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Why abuse victims get alienated: French

Why do so many have a stubborn attachment to corrupt leaders? Everybody has a favorite writer, speaker, or athlete they follow, so having a favorite religious figure is not unusual. Church leaders are respected figures who often claim to speak for God, the ultimate source of authority.

Corrupt and even abusive figures have no trouble twisting religious devotion into absolute trust. Such trust turns tribal, where all outside criticism can be reframed as an attack on all followers, creating a siege mentality. It is an insidious pattern that repeats itself again and again.

David French of The Dispatch writes:

Talk to virtually any victim of abuse within the church. From the moment they report misconduct, they almost always experience deep alienation, suspicion, and even outright anger. They’re immediately cast “outside.”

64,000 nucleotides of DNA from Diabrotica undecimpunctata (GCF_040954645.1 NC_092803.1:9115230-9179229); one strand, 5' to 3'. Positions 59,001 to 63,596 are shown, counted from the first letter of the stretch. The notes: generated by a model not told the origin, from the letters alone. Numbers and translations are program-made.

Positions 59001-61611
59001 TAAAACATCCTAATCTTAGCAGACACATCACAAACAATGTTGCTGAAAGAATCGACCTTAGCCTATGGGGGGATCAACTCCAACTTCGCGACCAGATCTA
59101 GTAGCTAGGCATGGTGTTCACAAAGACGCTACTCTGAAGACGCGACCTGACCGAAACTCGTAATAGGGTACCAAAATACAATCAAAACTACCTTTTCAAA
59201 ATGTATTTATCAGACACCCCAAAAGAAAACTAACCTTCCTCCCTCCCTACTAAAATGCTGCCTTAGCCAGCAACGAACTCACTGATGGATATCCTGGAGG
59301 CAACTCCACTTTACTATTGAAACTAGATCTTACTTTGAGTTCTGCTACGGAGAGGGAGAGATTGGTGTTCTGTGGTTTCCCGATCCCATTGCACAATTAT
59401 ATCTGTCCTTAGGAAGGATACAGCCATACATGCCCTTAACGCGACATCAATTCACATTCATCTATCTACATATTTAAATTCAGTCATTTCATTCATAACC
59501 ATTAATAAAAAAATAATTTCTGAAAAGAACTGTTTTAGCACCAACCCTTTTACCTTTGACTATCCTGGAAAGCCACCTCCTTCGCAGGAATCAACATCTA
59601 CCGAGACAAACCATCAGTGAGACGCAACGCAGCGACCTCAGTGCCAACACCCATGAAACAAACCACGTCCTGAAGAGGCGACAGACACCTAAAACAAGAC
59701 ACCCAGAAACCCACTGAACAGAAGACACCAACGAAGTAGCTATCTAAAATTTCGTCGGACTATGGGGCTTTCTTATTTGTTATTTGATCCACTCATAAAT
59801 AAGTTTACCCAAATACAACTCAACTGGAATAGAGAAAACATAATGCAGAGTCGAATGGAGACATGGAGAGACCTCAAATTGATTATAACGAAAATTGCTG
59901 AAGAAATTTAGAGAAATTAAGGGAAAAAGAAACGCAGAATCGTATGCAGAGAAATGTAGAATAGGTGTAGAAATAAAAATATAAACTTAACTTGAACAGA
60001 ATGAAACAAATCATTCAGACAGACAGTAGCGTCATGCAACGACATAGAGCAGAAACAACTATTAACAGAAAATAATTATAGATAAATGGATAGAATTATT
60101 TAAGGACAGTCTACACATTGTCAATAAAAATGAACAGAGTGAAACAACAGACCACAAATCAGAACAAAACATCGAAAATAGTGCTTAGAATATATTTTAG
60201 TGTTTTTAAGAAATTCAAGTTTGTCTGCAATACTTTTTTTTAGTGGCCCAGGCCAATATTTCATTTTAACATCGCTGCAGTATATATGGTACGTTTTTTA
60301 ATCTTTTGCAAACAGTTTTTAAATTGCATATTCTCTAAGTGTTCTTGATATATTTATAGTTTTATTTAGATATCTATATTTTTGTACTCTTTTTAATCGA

So we have our answer to the question that’s asked time and time again: “How did this go on so long?” We give man credit for God’s work, we start to see ourselves in that man’s tribe, and we wall ourselves off from all the outsiders (and cast insiders to the outside) when they do or say anything that could disrupt the deep bond between man and movement.


Christians are not the only community that’s vulnerable to these temptations. I’m describing not just a religious process, but a deeply human process. Every single step I’ve outlined above is perfectly normal and—especially in the moment—can seem not just rational, but imperative.


It’s a constant pattern in partisan politics, for example. It can be extremely difficult to get partisans to hold their side to the same rules they apply to opponents. I can remember being infuriated (heck, I’m still not really over it) at Democrats’ incredibly vigorous defense of Bill Clinton in the face of documented, heinous allegations of mistreatment of women.


And partisans of all stripes are often allergic even to true statements if they come from the “wrong” sources.

Read full article here.


Related: From FoVD’s sister site, Faith on View — What not to say when someone has God beaten out of them

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